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Extraction of bio-oil via wet based from Nannochloropsis oculata

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Current research has shown a great interest in microalgae due to its ability to capture CO2 from the atmosphere, a harmful gas to the environment, and to store a high added value oil. However, the extraction of the oil from microalgae represents a stage of high energy demand, and it is necessary to develop a viable process in this aspect. In this context, the present work aims to extract the bio-oil from the microalga of the species Nannochloropsis oculata via humid base, in order to remove the drying step of the extraction process. For this, an experimental planning of the factorial type (3²) with two central points was used, totalizing 11 experiments for each solvent (ethanol and hexane). The variables studied in the planning were the time of application of the ultrasound and the time of extraction by Soxhlet. As a result, extraction with the application of ultrasound for 60 min, followed by Soxhlet for 8 h with hexane showed better yield (20.29%) of bio-oil. The production of bio-oil under the same conditions with ethanol was 16.83%. The lowest energy expenditure in relation to the production of 1 g of oil occurred under the conditions of application of 60 min of ultrasound and 4 hours of solid-liquid extraction. The energy expenditure was also compared to the dry and wet basis with the two solvents. In the dry base extraction, the yield was lower than the wet basis. By the analysis of GC-MS it was observed that drying influences the profile of fatty acids, reducing the percentage of monounsaturated and polyunsaturated fatty acids. It is concluded that the wet basis extraction is the best option, since drying deteriorates the bio-oil and does not influence significantly the yield of the bio-oil.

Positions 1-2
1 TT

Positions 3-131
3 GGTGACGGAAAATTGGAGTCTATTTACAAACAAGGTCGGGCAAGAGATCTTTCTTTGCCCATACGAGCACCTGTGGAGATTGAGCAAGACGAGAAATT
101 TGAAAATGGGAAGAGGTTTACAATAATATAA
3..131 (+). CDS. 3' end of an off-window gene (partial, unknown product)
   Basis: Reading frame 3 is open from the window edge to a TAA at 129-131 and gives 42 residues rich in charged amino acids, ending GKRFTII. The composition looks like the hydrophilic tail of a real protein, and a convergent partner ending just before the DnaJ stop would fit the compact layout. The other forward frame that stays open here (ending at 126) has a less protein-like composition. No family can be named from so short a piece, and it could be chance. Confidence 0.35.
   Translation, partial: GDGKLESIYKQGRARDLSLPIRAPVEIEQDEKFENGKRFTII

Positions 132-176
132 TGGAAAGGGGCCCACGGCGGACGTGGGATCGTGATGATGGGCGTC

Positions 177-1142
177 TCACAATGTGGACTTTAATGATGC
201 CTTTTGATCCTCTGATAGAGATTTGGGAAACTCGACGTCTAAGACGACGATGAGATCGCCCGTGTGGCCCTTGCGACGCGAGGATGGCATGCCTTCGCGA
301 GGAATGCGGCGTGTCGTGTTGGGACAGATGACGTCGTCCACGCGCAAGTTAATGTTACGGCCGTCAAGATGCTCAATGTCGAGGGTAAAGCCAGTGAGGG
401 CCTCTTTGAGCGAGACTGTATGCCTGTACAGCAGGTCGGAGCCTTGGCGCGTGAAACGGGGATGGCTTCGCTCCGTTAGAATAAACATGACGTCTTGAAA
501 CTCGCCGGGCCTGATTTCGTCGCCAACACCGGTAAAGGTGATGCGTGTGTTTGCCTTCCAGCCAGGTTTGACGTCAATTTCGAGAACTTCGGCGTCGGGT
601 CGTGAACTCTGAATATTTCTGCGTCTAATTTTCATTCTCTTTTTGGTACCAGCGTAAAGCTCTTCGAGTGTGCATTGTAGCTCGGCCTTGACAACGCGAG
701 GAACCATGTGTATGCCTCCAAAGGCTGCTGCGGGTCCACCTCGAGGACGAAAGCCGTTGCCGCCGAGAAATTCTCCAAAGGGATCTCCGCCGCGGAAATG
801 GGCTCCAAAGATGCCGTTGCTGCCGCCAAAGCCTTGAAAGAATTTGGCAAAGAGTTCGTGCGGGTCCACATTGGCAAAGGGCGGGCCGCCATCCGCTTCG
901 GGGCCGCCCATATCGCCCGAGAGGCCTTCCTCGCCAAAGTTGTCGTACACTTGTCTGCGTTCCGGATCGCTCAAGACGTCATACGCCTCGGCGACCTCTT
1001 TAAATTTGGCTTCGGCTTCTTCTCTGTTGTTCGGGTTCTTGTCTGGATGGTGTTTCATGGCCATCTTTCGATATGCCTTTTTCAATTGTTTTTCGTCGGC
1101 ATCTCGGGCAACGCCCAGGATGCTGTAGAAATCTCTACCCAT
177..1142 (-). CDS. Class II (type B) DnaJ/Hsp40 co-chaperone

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Extraction of bio-oil via wet based from Nannochloropsis oculata